Rice sector demands industry status
The rice sector has emerged as a leading contributor to the national economy and must be granted the status of an industry, demanded the business community in Thursday.
Speaking to the Express Tribune, the Union of Small and Medium Enterprises (UNISAME) President Zulfikar Thaver urged the Small and Medium Enterprises Development Authority (SMEDA) under the Ministry of Industries and Production (MoI&P) to give the rice sector industry status based on its performance and contribution to the country’s economy.
“For many years, the sector has rightfully deserved a change in status but has not been acknowledged perhaps because there hasn’t been a strong enough demand placed upon the government by its stakeholders,” he observed.
“Millions of workers, including entrepreneurs from the Small and Medium Enterprises (SME) sector, are employed by the rice business. It is now a modernised sector that accounts for $2 billion in exports, with the volume increasing progressively, and the second largest foreign exchange earner in the country,” elaborated Thaver.
“The domestic consumption of rice is second to wheat – wheat is a staple crop but rice is now becoming a condiment or fast food also,” said the UNISAME president.
Vice President of the Sindh Abadghar Board (SAB), Mahmood Nawaz Shah told the Express Tribune that, “The increase of 700,000 acres of paddy in the last few years is not stellar expansion and was curbed primarily due to water inefficiency.”
The SAB vice president explained that exports are increasing as paddy cultivation in Punjab is increasing. Paddy cultivation in Sindh is only allowed in certain areas, whereas in Punjab, there are no such restrictions.
“Focus needs to be placed on increasing the yield and quality for which continuous research and development with respect to the seeds is the need of the hour,” he said.
Punjab based farmer Hamid Malik cited reports from the United States Department of Agriculture’s (USDA) Foreign Agricultural Service (FAS), he said, “Despite the floods, the rupee fluctuation and intense competition from India for cheaper rice, Pakistan will still manage to export over four million tonnes of rice during FY23, as compared to 4.8 million tonnes in FY22.”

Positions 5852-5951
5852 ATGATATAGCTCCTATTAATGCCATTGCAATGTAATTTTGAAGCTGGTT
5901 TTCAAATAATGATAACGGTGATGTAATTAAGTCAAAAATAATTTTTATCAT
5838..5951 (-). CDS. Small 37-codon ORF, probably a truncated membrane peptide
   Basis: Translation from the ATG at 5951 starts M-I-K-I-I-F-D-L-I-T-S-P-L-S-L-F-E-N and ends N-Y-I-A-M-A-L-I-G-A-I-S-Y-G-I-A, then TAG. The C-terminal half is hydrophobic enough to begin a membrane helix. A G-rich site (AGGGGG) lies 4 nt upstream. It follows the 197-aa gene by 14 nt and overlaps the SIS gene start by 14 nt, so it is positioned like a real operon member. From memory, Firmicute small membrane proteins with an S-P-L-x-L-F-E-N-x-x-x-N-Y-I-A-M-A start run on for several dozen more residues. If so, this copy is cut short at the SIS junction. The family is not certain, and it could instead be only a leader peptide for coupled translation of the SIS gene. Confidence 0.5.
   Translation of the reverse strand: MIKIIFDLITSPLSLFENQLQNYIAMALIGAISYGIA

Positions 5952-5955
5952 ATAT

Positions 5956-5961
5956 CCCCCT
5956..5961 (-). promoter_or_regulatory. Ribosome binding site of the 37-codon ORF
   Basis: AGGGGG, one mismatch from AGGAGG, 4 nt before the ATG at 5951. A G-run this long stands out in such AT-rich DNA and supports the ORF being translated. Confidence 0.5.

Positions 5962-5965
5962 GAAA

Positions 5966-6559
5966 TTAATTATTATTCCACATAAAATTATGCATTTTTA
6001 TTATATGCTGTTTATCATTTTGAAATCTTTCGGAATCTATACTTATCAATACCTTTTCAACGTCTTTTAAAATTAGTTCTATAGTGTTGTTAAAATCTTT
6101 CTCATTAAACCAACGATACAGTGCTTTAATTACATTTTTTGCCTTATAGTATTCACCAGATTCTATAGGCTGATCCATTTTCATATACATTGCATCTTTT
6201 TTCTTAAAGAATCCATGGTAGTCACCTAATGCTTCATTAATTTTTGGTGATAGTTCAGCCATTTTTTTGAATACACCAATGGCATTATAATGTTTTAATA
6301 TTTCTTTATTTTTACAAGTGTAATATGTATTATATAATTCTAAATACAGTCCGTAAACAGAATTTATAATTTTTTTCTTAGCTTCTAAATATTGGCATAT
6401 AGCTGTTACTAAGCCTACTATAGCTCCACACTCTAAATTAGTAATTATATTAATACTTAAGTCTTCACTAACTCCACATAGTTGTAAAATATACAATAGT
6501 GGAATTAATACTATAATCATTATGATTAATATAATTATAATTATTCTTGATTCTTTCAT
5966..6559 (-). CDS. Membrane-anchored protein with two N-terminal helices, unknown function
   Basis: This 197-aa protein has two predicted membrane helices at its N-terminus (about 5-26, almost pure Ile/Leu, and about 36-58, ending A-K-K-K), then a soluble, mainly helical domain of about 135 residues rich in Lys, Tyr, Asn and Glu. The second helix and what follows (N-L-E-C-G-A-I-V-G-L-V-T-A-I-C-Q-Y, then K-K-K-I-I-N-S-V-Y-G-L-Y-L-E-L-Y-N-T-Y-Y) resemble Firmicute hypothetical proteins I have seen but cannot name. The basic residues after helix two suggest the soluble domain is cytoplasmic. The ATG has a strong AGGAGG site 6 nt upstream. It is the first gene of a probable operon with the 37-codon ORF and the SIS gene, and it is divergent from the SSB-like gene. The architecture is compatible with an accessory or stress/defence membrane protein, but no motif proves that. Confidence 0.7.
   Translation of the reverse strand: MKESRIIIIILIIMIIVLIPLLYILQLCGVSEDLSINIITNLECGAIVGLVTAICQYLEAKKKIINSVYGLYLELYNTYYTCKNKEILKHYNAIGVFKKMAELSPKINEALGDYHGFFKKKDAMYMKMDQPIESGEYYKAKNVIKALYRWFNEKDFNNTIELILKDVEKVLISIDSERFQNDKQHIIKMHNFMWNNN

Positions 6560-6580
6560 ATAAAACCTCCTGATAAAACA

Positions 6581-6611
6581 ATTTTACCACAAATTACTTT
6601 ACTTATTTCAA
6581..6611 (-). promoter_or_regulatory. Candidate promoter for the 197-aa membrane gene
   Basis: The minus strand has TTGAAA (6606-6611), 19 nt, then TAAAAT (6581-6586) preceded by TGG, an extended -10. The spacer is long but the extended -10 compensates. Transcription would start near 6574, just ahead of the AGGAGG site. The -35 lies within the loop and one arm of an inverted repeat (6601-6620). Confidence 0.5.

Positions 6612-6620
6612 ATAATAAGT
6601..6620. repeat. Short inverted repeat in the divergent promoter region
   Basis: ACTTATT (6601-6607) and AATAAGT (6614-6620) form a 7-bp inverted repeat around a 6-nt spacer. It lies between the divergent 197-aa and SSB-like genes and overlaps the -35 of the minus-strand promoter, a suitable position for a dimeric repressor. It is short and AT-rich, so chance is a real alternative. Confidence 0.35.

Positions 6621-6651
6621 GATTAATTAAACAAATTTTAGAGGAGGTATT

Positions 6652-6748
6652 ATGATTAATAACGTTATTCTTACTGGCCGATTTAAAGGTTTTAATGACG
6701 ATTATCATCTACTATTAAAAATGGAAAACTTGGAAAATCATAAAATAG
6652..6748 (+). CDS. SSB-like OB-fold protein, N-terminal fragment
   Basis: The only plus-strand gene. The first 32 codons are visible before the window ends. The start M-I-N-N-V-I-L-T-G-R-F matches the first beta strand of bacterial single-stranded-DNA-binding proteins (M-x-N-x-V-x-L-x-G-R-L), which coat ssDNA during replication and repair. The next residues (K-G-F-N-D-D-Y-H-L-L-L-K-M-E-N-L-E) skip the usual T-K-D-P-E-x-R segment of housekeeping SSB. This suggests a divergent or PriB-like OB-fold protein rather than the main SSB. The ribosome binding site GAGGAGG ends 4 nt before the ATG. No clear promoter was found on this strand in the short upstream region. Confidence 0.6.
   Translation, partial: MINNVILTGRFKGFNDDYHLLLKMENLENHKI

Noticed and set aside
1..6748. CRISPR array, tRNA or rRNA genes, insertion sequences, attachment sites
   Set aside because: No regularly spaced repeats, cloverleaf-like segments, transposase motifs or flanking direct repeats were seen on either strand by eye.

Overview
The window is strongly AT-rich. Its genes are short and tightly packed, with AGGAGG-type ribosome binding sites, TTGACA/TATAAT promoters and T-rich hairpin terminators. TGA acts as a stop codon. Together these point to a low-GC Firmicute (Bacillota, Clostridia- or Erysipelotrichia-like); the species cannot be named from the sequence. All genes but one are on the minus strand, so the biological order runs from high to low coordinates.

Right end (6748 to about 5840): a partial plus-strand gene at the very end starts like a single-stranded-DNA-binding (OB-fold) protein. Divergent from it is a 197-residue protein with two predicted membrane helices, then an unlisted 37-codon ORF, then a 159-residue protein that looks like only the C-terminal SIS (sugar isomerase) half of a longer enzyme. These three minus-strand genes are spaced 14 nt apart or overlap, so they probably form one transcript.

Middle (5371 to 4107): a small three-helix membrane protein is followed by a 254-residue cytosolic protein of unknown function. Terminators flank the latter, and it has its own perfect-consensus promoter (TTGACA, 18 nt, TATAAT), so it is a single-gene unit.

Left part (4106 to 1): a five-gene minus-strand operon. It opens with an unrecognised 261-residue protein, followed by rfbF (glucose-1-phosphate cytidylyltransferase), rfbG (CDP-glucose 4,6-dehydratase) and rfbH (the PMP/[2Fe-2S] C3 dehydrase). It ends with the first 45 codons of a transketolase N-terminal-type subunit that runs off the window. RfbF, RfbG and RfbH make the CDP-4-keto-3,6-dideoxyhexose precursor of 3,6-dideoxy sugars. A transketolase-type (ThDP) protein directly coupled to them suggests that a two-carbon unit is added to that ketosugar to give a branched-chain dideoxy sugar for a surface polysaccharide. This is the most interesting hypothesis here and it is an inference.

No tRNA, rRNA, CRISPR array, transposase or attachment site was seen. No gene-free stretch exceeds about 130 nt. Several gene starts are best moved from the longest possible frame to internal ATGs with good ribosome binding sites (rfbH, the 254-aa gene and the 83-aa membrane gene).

“In value terms, Pakistan will be able to earn over $2 billion during FY2023, as compared to $2.510 billion,” he said, adding that “Pakistan’s rice production will be over eight million tonnes in FY2023, as compared to 8.9 million tonnes – with the overall production deficit only slightly above 20%.”
“We will have over four million tonnes exportable surplus of the commodity, even after taking into account the ever-increasing domestic consumption of 4.6 million tonnes this year. Our exporters should try to export as much as possible,” suggested Malik, adding that “Basmati exports, however, will be less than 700,000 tonnes, as compared to 750,517 tonnes in FY2022, with domestic prices skyrocketing.”
Agriculture analyst Abdullah Umer Khan Lodhi told the Express Tribune that this year estimates vary from source-to-source.
“Overall, if we were to consider even a 30% reduction in quantity of exports from Sindh, we will still be able to fetch $1.8-$2.0 billion from rice exports, as compared to $2.5 billion in FY2022.”
The Pakistan Standard Quality Control Authority has granted Pakistan Standardisation to its various varieties and types.
“The rice sector is blessed with Basmati rice, which is Pakistan’s heritage and the rice sector has sworn to preserve its originality and promote it with all their sincerity, dedication and love,” Thaver said, adding that, “This is also one of the reasons that the stakeholders of the rice sector hope for industry status. Rice merchants, by virtue of being the trustees and custodians of this heritage, are keen to see the sector upgraded,” concluded the UNISAME president.